A stock market crash could be on the horizon. Here’s why

It was a big week for financial markets just gone. The reason is simple on the surface: inflation. It’s the key risk for investors like myself this year. And I think it could very well lead to a stock market crash. Not to mention prominent investors calling out that there’s a ‘superbubble’ right now! It’s in stark contrast to the huge returns that stock markets achieved after the Covid crash from March 2020.

So here, I’m going to look at the key risk as I see it today. Then, analyse whether I could still buy cheap UK shares if a stock market crash does happen.

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A major risk: inflation

It was fresh inflation data from the US last week that spooked markets. The Consumer Price Index (CPI) came in at 7.5% year-over-year for January. This was more than forecast, and an increase from the 7% reading for December. The large-cap S&P 500 index was up for the week before the CPI release, but fell 3.7% to end Friday after the announcement.

Inflation is clearly spooking stock markets right now. And for good reason. It was all the way back in 1982 the last time US CPI rose so quickly. But why does high inflation really matter for the stock market? Well, it can erode company profits and raise costs. It can also dampen consumer sentiment, which impacts sales.

There’s another factor, though. And it’s what a central bank will do to try and curtail price rises. For example, the Federal Reserve (the US central bank) is expected to raise interest rates at least four times this year. In fact, the last time CPI was 7.5% in 1982, the Federal Reserve’s interest rate was 15%! That’s a lot higher than the 0.25% today, and gives huge scope for aggressive interest rate rises this year. This generally leads to a slowdown in economic growth and falling asset prices.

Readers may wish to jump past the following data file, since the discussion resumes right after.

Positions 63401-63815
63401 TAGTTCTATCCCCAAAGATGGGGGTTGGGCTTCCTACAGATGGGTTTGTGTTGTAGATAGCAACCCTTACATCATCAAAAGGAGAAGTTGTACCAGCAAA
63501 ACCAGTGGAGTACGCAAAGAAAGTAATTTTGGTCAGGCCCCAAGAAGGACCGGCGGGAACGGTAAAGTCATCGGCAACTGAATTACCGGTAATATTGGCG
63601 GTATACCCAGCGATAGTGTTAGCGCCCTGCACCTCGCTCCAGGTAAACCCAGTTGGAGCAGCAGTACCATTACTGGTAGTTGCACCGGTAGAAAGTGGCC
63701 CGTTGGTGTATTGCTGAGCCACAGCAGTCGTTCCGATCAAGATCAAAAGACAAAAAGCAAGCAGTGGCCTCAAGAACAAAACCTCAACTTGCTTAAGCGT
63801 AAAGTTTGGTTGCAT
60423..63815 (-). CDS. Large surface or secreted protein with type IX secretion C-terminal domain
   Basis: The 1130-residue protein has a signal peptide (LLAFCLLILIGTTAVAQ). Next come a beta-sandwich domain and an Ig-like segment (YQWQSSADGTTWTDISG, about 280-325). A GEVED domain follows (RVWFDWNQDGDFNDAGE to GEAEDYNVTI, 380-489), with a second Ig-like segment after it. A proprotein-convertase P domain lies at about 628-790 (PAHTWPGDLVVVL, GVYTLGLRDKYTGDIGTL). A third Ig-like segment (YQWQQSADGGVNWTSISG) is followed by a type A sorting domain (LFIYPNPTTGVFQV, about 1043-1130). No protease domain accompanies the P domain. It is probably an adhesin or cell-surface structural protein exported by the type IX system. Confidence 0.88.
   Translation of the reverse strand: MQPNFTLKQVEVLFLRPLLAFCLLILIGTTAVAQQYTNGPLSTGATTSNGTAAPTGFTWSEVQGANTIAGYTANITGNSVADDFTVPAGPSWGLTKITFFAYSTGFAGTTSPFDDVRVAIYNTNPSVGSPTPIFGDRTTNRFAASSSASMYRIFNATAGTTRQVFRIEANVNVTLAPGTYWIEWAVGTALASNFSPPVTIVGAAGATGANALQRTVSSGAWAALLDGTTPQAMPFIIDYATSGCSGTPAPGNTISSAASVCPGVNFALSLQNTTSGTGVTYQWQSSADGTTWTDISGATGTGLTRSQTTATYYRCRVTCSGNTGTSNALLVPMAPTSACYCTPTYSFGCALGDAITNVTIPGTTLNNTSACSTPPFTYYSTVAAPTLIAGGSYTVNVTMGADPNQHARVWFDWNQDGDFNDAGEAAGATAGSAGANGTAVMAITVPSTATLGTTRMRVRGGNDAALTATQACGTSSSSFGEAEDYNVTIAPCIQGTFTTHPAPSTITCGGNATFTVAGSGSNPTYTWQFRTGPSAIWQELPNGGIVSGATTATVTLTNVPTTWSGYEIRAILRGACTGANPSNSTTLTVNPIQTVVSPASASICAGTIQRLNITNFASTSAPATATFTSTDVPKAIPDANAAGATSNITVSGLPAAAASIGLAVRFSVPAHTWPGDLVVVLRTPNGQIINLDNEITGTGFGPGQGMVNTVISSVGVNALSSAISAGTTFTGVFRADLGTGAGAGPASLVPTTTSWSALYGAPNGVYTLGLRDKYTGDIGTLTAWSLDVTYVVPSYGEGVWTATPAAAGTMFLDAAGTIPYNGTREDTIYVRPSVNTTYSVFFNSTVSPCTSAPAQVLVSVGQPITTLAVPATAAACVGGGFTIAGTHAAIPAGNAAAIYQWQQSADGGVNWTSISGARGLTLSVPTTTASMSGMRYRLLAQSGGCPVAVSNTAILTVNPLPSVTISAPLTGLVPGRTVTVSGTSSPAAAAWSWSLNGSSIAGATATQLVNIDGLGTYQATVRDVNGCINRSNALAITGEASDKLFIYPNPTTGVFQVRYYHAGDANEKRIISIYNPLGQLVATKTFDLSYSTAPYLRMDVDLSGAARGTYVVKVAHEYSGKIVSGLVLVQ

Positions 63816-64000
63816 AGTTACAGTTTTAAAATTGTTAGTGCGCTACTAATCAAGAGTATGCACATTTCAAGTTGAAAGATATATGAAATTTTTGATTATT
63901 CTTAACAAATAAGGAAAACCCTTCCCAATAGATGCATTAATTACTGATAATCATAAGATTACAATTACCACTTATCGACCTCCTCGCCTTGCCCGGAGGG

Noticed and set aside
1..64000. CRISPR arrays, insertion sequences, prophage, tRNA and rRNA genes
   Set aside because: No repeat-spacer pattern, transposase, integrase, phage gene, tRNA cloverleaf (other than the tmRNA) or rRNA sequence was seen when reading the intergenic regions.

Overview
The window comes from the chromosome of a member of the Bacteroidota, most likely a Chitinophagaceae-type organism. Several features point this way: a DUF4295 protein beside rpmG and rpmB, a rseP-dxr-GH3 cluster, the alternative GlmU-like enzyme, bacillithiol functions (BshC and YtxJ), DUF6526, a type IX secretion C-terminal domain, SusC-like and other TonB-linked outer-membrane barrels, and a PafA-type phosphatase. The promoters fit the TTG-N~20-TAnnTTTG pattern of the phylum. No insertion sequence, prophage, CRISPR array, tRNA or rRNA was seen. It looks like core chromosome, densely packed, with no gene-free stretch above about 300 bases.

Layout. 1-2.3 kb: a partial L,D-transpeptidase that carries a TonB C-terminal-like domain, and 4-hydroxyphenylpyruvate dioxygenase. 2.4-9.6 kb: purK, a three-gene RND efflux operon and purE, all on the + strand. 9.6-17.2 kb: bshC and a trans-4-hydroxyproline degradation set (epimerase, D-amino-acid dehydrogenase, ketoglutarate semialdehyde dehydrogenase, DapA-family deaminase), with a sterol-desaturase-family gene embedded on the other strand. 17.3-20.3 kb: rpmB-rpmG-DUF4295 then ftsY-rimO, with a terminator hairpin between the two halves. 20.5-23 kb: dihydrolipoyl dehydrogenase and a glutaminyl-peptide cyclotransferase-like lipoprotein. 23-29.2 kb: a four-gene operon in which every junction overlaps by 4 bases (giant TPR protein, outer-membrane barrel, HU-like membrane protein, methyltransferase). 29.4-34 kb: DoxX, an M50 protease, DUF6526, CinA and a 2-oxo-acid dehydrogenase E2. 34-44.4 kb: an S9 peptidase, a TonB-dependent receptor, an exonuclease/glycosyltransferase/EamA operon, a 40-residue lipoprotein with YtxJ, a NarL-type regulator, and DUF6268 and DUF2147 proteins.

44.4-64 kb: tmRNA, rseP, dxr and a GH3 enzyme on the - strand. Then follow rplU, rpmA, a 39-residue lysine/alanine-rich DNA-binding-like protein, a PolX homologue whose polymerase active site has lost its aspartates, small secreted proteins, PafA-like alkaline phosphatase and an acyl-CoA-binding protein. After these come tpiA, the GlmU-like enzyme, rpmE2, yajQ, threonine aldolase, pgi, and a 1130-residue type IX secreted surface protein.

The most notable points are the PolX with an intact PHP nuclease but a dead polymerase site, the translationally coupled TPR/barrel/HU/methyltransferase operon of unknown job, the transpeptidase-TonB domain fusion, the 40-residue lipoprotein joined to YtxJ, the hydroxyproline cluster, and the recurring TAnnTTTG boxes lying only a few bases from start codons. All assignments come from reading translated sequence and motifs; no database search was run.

It’s not all about the US either. The UK CPI rate is expected to reach a peak of 5.8% this year. The Bank of England has already raised interest rates twice since December, too.

Here’s what I’d do if we see a stock market crash

But as a long-term investor, I’m not worrying too much. In fact, if a stock market crash does happen, it could throw up some excellent bargains for my portfolio. As an example, I’ve got Microsoft on my watchlist to buy if the share price falls.

The UK market is also far cheaper than the US right now. For example, on a forward price-to-earnings ratio, the FTSE 100 is valued on a multiple of 12, whereas the S&P 500 is trading on a much higher ratio of 20. Therefore, I see far more likelihood of a stock market crash in the US large-cap index when compared to the UK equivalent.

Nevertheless, if the UK stock market does crash, I’ll look for bargain shares. Companies like Segro and YouGov look richly valued today, but could be compelling buys for my portfolio if we see a crash. Just as long as I’ve thoroughly researched the companies before I bought any shares, I’ll be comfortable shopping for bargains.

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Dan Appleby has no position in any of the shares mentioned. Teresa Kersten, an employee of LinkedIn, a Microsoft subsidiary, is a member of The Motley Fool’s board of directors. The Motley Fool UK has recommended Microsoft. Views expressed on the companies mentioned in this article are those of the writer and therefore may differ from the official recommendations we make in our subscription services such as Share Advisor, Hidden Winners and Pro. Here at The Motley Fool we believe that considering a diverse range of insights makes us better investors.

This post was originally published on Motley Fool

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